Flexible project planning, consistent and continuous development, and optimized task visualization. Yes, kanban can! Explore why you should be using kanban in your Software Development Life Cycle.
Are you looking to change your software development project management or just want to learn more about the different Agile frameworks available? In this post we’ll discuss why you should be applying kanban to your software development projects and explore some of the the differences between kanban and scrum methodology.
Kanban as we know it today is a project management and scheduling system that intends to eliminate waste within the manufacturing process. Japanese for “visual signal” in the literal sense of the word, the English-term “queue limiter” most closely captures its real meaning. Kanban has its roots in Lean production, originally put into practice by car manufacturer Toyota in the 1940s, but has since become an important scheduling system in other industries, including software development.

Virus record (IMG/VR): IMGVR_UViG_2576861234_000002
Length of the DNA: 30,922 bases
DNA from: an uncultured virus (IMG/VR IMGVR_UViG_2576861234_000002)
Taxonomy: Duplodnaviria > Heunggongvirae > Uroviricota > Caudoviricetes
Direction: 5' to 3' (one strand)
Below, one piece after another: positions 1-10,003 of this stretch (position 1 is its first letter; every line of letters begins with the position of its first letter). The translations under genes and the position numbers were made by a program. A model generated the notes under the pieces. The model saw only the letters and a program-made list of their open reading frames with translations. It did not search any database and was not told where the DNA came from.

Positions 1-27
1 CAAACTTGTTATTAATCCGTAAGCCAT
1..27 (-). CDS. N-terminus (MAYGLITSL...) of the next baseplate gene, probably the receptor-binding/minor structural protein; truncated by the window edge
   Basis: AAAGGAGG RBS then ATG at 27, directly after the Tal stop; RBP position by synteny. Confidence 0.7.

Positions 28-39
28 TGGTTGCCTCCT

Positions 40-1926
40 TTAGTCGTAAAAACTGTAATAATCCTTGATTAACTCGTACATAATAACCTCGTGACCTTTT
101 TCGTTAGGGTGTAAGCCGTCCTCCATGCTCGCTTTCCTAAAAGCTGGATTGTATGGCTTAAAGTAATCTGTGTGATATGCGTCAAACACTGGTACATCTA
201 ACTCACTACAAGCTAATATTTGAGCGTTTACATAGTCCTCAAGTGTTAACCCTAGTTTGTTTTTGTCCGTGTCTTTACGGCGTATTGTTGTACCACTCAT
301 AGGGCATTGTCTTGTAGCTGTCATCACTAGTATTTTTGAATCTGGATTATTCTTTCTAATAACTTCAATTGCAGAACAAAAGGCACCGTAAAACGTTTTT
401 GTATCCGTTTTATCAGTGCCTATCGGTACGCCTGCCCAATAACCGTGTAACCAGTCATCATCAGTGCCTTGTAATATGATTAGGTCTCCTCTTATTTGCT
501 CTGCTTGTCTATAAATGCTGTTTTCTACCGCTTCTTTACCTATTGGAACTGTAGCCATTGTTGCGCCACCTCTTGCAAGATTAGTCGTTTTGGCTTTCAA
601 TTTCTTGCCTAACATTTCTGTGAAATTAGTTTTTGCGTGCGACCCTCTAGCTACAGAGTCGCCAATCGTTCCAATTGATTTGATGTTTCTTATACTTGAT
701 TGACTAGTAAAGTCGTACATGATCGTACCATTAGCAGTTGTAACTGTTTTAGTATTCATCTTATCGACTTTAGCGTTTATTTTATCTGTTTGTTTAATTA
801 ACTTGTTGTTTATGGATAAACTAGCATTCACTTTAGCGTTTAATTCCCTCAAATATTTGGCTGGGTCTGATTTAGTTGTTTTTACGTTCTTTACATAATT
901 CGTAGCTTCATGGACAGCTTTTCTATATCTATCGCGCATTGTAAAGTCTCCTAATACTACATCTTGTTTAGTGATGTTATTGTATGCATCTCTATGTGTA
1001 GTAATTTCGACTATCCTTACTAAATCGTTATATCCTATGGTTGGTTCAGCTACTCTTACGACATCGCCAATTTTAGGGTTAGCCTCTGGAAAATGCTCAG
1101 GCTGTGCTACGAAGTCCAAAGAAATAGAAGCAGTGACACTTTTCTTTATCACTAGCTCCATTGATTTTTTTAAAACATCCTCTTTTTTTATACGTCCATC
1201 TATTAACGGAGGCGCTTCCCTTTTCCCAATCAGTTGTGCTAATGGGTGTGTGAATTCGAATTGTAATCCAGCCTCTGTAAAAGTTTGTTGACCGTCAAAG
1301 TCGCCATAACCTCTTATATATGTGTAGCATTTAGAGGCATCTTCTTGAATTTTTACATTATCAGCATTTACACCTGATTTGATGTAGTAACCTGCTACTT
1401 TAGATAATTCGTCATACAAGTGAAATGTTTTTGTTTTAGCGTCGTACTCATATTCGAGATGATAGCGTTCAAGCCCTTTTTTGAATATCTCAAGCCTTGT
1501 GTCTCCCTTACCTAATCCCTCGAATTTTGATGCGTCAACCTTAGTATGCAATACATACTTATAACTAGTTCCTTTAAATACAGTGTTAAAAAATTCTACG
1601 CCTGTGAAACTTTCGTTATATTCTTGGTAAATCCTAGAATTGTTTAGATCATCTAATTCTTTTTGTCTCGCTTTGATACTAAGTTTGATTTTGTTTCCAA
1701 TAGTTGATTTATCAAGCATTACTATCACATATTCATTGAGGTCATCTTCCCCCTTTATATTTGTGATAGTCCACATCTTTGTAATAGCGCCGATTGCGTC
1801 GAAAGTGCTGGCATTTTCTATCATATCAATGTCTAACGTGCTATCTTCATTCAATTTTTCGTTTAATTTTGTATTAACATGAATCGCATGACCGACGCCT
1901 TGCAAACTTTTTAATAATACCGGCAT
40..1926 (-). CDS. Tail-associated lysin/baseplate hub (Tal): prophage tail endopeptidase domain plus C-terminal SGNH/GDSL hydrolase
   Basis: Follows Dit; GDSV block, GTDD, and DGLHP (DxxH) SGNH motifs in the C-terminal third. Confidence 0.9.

1. Project flexibility with the kanban system
If you’re using kanban, your focus is going to be on delivering completed items before moving on to the next task and having as few items as possible in progress at any given time. Isabelle Salemme at leading kanban tool, Pipefy, gives a great breakdown of how you can implement the kanban method into software development projects, with the use of a kanban board or kanban tool, here. Let’s take a look at how the kanban method offers users great flexibility in the software dev process.
Task Estimates? What task estimates?